One of my very early explorations in Western France took me through northern Brittany and down the coast to La Rochelle, before I took the ferry to the island of Ile d’Oleron. This island offered a pleasurable culinary experience with oysters and exotic wine before I moved south to Bordeaux and even further to the coast at Arcachon; a very lovely week spent exploring western France
It’s time for a return visit to the coast of western France but this time photographing French cuisine, its culture, and places of interest for tourism.
This trip will be planned by deciding which would be the best route, which towns to visit town along the way, it all started at St Malo, with a slight diversion to Mont Saint Michel and then back to Dinan, which is renowned its medieval ramparts, cobblestone streets, and half-timbered houses.
The coastal route will take me to Saint-Brieuc before continuing onto Quimper and then onto Benodet, made it in time for lunch; a seafood platter, Benodet is famous for its yacht racing and beaches on the side of the Odet river and on the seafront promenade.
The walled town of Concarneau in the medieval Ville Close was the next stop; when you go through the main entrance you will find many attractions, tourist shops, clothes shops and restaurants, Concarneau port is also France’s third most important fishing port
If you drive into Concarneau along the coast road it is easy to park next to the beach rather than in the town; you can then walk into town past the sea museum which is worth a visit
My next stop was at the Carnac stones, megalithic site of ancient stones around the village of Carnac in Brittany, great for landscape photography but keep in mind the opening hours, opens late and closes early, it is still worth a visit.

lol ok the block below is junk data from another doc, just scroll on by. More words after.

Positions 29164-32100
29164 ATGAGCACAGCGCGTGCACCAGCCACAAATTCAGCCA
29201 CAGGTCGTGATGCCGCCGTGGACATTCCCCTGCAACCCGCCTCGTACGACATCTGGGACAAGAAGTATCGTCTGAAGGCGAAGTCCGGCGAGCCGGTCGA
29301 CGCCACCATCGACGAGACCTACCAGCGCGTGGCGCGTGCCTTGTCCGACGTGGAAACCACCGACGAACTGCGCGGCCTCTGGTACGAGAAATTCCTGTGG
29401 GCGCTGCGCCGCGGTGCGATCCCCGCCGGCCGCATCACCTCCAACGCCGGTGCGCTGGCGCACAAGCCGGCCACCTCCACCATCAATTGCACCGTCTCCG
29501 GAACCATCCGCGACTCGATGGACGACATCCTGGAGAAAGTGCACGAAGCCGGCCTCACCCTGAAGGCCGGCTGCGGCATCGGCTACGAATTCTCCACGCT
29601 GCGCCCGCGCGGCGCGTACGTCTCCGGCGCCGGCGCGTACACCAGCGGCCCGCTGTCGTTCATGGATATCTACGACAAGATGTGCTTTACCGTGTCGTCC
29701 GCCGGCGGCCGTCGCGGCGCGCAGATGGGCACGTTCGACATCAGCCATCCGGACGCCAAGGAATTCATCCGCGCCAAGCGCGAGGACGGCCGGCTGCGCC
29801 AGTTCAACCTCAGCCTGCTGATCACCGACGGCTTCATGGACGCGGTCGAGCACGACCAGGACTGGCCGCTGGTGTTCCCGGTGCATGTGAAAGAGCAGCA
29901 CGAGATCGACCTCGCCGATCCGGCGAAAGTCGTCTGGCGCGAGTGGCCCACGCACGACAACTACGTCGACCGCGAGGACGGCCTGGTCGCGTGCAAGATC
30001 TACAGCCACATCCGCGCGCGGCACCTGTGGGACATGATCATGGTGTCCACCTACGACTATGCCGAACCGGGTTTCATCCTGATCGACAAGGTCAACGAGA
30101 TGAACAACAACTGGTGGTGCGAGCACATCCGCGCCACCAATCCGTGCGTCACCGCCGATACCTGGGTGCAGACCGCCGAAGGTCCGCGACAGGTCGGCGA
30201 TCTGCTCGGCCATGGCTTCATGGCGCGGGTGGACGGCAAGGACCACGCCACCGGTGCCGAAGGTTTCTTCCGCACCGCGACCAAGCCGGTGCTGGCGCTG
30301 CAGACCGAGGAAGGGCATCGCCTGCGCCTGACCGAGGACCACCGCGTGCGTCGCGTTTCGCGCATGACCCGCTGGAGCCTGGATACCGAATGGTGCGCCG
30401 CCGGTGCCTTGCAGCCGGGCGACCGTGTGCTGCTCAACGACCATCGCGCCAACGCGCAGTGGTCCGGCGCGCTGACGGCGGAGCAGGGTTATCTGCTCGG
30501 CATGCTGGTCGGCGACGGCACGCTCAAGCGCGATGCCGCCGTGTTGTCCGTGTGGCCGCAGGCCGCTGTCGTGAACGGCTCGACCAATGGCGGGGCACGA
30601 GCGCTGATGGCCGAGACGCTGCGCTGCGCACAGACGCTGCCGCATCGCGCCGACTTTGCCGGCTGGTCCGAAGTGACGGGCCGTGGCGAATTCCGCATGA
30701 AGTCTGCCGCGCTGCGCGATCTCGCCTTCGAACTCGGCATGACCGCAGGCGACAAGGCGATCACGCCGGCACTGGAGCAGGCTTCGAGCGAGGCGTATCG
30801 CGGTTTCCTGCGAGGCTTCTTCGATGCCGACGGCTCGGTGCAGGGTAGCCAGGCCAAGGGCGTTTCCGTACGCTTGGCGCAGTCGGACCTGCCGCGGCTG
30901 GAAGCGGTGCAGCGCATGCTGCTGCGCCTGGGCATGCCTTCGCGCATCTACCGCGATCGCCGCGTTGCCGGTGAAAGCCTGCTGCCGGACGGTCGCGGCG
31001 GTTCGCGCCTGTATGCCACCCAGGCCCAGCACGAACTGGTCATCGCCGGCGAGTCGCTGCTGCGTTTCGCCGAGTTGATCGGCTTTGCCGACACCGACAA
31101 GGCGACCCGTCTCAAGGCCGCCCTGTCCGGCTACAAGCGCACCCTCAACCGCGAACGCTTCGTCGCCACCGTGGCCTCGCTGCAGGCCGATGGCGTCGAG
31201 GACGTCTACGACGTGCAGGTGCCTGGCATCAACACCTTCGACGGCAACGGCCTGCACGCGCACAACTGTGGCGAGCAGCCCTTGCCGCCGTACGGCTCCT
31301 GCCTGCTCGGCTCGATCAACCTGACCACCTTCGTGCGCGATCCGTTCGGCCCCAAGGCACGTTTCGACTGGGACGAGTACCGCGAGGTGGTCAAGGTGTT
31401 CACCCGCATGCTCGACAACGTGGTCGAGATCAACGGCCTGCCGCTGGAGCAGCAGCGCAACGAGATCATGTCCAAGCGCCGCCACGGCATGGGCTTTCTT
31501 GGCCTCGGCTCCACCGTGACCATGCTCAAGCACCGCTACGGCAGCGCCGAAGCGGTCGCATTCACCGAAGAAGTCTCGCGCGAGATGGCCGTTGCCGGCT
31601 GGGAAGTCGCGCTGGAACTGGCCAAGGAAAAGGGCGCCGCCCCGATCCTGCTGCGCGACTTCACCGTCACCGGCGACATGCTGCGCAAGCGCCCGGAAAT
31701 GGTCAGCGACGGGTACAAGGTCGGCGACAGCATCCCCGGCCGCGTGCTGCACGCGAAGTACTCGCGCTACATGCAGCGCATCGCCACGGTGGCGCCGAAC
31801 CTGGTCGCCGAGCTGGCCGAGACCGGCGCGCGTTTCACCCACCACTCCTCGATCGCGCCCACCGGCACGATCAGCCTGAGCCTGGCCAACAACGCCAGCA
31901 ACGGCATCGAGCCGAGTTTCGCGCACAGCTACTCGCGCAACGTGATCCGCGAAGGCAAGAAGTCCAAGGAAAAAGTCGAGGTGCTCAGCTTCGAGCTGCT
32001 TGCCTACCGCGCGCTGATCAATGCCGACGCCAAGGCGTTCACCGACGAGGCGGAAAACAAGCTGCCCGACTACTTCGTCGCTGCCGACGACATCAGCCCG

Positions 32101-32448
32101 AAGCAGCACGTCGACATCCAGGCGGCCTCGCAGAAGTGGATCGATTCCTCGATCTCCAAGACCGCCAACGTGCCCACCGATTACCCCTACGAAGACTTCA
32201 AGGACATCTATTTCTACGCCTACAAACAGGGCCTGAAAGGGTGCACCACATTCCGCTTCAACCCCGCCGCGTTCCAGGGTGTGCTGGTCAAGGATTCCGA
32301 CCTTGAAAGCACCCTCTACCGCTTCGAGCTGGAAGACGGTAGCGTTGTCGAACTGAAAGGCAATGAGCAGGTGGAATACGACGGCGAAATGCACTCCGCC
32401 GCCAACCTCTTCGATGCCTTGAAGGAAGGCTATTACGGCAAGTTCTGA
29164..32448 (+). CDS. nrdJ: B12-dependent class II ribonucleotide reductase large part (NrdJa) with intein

The Carnac Stones consist of both single and rows of standing stones and stone circles. The main group of stone alignments involves 12 converging rows of standing stones stretching more than a kilometer, many of these stones are 4m high and weigh 3.5 Tons
My next stop was at La Rochelle, arrived at La Rochelle in the afternoon, with enough time to enjoy this coastal city, it has been a centre for fishing since the 12th century, with it’s famous Vieux Port (old harbour), with lots of cafes to relax in and enjoy the French cuisine.
The final stop was at the seaside of Arcachon and four districts that are named after the four seasons are indeed a spectacle to behold. Expectedly, these locations inspired my France travel photography. Interestingly, the winter town is celebrated for its relaxing and therapeutic atmosphere from the pine trees and has Royal connections. This ended the first stage of France’s West Coat Tour, but there more to come, do I move onto the wine country of the Loire Valley or go to the Camargue.